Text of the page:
Before going to this exhibition I didn't consired myself as a fan of Lichtenstein.. However, now I am inspired to write an article on him. Without pathos or false pretentiousness, simply and clearly the curators managed to show this artist from both - the common and popular point of view and from a very new, deeper angle. Well done curators team!
Roy Lichtenstein, 'Une rétrospective'
Until Mon Nov 4 2013
Roy Lichtenstein, 'M-Maybe', 1965 / © Estate of Roy Lichtenstein, New York / ADAGP, Paris, 2013
Time Out rating:
Time Out says
Posted: Wed Oct 30 2013
Lichtenstein’s paintings have long been recognizable and accessible to museum audiences. Developed in the early ’60s, his signature style elevated comic-book graphic techniques to high art. But the exhibition, curated by James Rondeau, moves beyond these familiar images to include the artist’s lesser-known 'brass-n-glass' sculptures, riffs on art-history icons and landscapes in the Chinese style.
The show opens with classic works like Whaam! (1963). Masterpiece (1962) displays Lichtenstein’s tongue-in-cheek humour: A beautiful blond croons to a chiseled-faced artist, 'Why, Brad darling, this painting is a masterpiece! Soon you’ll have all of New York clamoring for your work!' Here Lichtenstein expresses his (and every artist’s) ambitions in a self-deprecating, funny way.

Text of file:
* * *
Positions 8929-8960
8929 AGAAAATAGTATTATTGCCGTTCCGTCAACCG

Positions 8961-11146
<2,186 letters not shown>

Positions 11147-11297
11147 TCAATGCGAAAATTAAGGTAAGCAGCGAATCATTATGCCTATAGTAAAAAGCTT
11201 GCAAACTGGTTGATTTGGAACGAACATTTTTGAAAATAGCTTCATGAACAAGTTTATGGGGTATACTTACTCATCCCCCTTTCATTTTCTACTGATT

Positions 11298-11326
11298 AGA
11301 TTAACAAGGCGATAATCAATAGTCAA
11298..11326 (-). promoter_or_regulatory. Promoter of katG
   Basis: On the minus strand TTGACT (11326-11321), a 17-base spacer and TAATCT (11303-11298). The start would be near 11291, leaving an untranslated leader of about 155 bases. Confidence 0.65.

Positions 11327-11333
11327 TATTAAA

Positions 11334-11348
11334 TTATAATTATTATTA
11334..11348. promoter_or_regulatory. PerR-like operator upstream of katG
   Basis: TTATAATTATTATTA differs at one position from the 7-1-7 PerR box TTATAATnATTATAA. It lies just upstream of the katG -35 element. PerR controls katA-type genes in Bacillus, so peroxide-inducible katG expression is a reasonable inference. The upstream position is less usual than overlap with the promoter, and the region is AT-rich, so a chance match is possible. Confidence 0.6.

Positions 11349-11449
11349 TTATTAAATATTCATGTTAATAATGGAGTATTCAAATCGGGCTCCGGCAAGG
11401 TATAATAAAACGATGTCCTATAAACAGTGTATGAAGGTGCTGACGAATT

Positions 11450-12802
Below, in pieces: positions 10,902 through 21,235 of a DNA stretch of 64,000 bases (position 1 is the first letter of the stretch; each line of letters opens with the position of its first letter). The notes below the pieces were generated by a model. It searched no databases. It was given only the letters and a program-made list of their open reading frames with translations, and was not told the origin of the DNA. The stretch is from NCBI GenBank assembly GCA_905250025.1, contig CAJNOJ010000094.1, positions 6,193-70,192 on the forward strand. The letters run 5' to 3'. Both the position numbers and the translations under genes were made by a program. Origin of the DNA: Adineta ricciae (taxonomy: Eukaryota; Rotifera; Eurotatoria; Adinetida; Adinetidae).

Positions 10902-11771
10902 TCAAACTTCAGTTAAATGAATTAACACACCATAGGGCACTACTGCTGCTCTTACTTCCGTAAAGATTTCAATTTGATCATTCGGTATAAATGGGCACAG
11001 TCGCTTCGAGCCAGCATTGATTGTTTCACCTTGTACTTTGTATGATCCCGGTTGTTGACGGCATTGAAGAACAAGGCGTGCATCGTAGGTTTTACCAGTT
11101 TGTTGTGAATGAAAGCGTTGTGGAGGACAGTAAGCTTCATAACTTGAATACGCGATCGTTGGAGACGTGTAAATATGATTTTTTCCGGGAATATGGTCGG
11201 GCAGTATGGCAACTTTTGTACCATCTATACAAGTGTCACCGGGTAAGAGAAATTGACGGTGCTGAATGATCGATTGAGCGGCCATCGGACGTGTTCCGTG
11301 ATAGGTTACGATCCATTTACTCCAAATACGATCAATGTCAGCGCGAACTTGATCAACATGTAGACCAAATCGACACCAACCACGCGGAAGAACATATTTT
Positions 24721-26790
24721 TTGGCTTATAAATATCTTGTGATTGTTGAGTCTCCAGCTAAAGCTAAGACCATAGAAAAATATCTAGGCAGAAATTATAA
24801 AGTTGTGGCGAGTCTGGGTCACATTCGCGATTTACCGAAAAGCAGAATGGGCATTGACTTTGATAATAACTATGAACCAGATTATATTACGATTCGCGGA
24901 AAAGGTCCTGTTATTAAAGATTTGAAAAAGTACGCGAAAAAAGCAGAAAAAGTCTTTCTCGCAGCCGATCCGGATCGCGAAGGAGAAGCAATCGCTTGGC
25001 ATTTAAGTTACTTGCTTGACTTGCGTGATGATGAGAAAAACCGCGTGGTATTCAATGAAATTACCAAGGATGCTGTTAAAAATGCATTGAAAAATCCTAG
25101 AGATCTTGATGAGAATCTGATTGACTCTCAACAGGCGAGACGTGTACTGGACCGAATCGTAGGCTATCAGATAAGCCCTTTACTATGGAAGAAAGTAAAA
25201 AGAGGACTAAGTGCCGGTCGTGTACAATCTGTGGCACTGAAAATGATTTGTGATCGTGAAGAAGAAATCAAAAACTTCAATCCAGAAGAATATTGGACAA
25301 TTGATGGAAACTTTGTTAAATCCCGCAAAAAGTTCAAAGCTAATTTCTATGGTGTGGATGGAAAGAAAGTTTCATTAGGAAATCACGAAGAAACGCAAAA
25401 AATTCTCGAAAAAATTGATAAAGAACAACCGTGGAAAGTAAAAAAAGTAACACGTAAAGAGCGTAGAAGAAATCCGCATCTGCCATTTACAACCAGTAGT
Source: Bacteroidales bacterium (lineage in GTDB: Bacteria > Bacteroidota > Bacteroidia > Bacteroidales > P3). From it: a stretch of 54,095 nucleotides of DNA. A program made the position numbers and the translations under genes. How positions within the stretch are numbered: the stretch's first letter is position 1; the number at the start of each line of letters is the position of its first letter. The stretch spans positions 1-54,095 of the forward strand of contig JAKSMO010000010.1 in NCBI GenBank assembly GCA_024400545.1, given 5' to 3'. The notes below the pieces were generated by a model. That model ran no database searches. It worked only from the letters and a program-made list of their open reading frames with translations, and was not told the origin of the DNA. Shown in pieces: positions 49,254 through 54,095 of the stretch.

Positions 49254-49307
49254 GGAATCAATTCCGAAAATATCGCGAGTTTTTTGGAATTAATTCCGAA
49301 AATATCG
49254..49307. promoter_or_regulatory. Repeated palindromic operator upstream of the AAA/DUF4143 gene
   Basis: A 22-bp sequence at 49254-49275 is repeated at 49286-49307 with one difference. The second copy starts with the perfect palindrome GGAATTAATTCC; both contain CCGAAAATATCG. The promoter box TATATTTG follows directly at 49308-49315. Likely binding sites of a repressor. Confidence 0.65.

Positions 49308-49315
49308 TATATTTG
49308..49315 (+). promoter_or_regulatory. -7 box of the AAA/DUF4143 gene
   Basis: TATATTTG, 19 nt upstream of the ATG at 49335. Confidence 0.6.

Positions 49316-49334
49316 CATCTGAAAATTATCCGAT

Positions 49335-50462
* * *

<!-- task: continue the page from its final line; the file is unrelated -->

Much of the work straddles the line between fine art and kitsch. Falling in the former category, Seascape (1964) eschews representational forms in favour of fields of dots that suggest traditional landscape elements. This painting is as sublime as any created by Mark Rothko. But for every Seascape, there’s a Landscape with Figures and Rainbow (1980). Despite the latter’s formidable scale and Old Master–influenced composition, the experiment falls flat, literally: It lacks the texture, depth and light of more successful works like the Monet-inspired Rouen Cathedral, Set 5 (1969).
Before his death in 1997, Lichtenstein experimented with the conventions of traditional Chinese landscapes. Till the end, he pushed the boundaries of his own comics-inspired visual language.